Some cuts of meat have more fat, gristle or bone. They provide fewer servings per pound. Some cuts have more lean meat, they provide more servings per pound. When you’re at the meat counter in the supermarket, look at the meat packages and ask yourself, “how many meals or servings can I get from this package?” From a 2-pound package of ground beef I can get 2-meals or 8 servings. From a 2-pound package of stew meat I can make enough beef and vegetable soup for 2 meals or 8 servings. From a 2-pound chuck roast I can get a single meal. It may make 6 servings, but my crew will eat every bit of it in a single meal.
At current prices, a ground beef meal will cost me $4. A stew meat meal will cost me $5 or $6 and a chuck roast meal will cost me $12. At current prices there are some cuts of beef that I simply cannot afford.
In my area, there are a few cuts of beef that have proven to be consistently more affordable than the rest. I list them here. These cuts may or may not be the best buys in your area. Do your own research to discover which cuts of beef are the most affordable for you.
- Regular 70/30 or 73/27 ground beef in 5-pound tubes.
- 10-pound boxes of frozen beef patties, 70/30
- Whole Beef Briskets, usually 12 to 16 pounds
- 10-pound boxes of frozen all-beef hot dogs
- Beef Stew Meat, marked down or on sale
It’s a short list isn’t it? I almost included Chuck Roast, on sale, but it’s simply outside of my current budget. It’s been over a year since I found it selling for a price I was willing to pay. Instead I buy whole beef briskets, and then cut them into 3-sections, wrap and freeze them at home. Beef Brisket makes a nice pot roast, and costs the same as the cheapest ground beef in my area.
An easy rule of thumb is to determine the price per pound of the most affordable ground beef in your area. Use this as your baseline. Determine how much more per pound you’re willing to pay for other cuts of meat. Since ground beef is already so expensive, I am not willing to pay more per pound for other cuts of beef. You may be willing to spend $1 or $2 more per pound for favorite cuts.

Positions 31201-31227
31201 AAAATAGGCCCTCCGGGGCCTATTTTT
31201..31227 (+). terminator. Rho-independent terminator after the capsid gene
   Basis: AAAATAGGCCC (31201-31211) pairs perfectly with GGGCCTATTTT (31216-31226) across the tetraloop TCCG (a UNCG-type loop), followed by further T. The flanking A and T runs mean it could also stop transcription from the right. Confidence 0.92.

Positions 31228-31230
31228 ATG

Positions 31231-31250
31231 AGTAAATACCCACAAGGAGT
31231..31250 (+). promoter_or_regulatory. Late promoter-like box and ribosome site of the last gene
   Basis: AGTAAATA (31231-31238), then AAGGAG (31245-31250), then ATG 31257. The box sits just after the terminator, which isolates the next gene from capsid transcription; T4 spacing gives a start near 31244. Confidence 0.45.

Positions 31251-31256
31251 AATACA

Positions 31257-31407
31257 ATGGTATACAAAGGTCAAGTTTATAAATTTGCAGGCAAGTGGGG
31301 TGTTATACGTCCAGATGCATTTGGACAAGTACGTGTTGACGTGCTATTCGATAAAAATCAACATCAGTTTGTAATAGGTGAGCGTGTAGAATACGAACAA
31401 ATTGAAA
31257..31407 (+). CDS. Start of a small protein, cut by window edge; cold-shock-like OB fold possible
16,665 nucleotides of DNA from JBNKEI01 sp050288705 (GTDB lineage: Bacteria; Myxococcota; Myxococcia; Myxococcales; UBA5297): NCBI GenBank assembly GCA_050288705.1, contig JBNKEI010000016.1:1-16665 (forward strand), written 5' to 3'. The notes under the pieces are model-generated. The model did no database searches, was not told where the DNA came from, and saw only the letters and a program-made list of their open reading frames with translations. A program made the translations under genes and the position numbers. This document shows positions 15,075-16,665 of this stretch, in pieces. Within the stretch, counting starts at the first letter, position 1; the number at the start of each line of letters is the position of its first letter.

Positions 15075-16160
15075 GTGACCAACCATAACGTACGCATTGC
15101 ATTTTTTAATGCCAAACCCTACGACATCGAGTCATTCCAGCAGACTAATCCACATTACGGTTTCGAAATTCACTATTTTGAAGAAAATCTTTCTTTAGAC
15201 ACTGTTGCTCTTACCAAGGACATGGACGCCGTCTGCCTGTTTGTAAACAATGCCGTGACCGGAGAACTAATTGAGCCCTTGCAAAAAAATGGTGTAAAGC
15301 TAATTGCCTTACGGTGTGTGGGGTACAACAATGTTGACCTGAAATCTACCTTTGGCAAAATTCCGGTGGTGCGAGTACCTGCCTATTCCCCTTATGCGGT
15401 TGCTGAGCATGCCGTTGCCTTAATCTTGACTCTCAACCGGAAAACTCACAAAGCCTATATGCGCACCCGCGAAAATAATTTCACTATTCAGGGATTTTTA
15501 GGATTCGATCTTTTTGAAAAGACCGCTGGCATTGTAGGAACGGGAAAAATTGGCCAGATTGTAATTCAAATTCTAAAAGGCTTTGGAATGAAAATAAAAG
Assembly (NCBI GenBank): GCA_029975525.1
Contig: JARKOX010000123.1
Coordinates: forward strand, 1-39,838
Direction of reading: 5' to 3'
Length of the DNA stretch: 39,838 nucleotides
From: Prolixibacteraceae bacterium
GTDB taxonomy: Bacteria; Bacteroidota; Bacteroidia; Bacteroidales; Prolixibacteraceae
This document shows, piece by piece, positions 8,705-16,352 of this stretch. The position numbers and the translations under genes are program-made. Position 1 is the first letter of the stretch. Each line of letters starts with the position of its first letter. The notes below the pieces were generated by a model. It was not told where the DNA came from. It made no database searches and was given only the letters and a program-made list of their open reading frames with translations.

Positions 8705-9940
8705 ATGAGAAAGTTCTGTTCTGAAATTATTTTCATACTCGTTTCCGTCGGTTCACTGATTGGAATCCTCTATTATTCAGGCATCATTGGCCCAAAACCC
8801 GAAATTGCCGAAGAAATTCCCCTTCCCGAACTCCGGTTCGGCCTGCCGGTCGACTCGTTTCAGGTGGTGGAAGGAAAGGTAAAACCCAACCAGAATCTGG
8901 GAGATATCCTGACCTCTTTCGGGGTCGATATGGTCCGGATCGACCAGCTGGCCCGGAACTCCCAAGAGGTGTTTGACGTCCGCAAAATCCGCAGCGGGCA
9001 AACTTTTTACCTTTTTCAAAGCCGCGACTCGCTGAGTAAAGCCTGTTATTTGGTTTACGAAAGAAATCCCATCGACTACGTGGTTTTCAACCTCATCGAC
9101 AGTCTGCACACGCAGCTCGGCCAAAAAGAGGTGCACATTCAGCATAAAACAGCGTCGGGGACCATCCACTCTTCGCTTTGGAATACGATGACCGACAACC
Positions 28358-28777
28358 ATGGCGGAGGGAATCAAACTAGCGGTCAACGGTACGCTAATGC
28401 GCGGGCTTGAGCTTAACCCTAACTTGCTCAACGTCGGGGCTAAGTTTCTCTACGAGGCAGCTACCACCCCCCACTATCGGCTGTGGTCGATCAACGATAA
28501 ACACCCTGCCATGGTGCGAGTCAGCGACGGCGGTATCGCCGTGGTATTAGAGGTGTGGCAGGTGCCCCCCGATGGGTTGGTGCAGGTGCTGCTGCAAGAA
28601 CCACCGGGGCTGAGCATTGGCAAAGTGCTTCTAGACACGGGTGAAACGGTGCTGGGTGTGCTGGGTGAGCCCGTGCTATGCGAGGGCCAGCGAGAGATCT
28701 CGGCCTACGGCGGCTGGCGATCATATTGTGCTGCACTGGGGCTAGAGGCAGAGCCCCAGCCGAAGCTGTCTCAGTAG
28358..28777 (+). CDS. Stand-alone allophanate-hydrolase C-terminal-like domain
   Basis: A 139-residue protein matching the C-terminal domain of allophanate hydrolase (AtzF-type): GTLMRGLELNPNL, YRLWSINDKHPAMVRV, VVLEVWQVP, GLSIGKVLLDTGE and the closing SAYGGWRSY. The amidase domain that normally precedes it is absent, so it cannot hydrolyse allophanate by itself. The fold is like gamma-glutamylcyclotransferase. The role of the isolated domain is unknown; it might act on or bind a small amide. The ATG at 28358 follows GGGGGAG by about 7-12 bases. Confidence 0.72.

The frozen beef patties and hot dogs I get are from Sam’s. The beef patties are $3.50 per pound and the hot dogs $2.50. Whole briskets are $3.48 per pound, or 5¢ less per pound than the ground beef I buy, which is $3.53 per pound. Stew meat is normally about $5 per pound in my area, but is sometimes marked down to about $3.50 per pound. I buy it when it’s affordable. When it’s not marked down, we have hamburger stew instead of beef stew.
Like I said, these are the prices available in my area of the country in Spring of 2015. Prices in your area may be similar or they could be much higher. We each have to do our own homework to determine which prices are fair and reasonable in our local markets. Then we have to set a limit and live with it. Already knowing our limit will prevent impulse buying and allow us to better manage our budgets.
2. Compare prices to find the cheapest source in your area.
Some stores pride themselves on their produce. Some stores pride themselves on their meats. Some stores pride themselves on their gourmet variety. Depending on their priorities, different stores work harder to make different products affordable.
My local Walmart has a pitiful produce section. The stuff they sell every day looks worse than the marked down produce from other local stores. I don’t buy a lot of my produce from that Walmart. One thing this Walmart does right though, is it’s meats. On any given day they are at least 10% and often 20% less than other stores in my area. After using them for several years, I can attest to their good quality. Their marked down meat can be as low as half the price of the same cuts from other stores. I buy most of my meat, especially beef, from this Walmart.
A nearby Kroger has the most beautiful produce section you have ever seen. It’s like magazine pictures for upscale foodies. They have consistently affordable prices and even offer sales on some of my favorites like eggplant, summer squash and mushrooms. I buy most of my produce from them. Their meat however, is consistently higher priced than Walmart, the beef especially so. In my experience, the quality is about the same. Even when this Kroger marks beef down for quick sale, it costs more than the regular prices at my local Walmart. I do not buy meat from this Kroger. I buy it from Walmart instead because the prices are much better.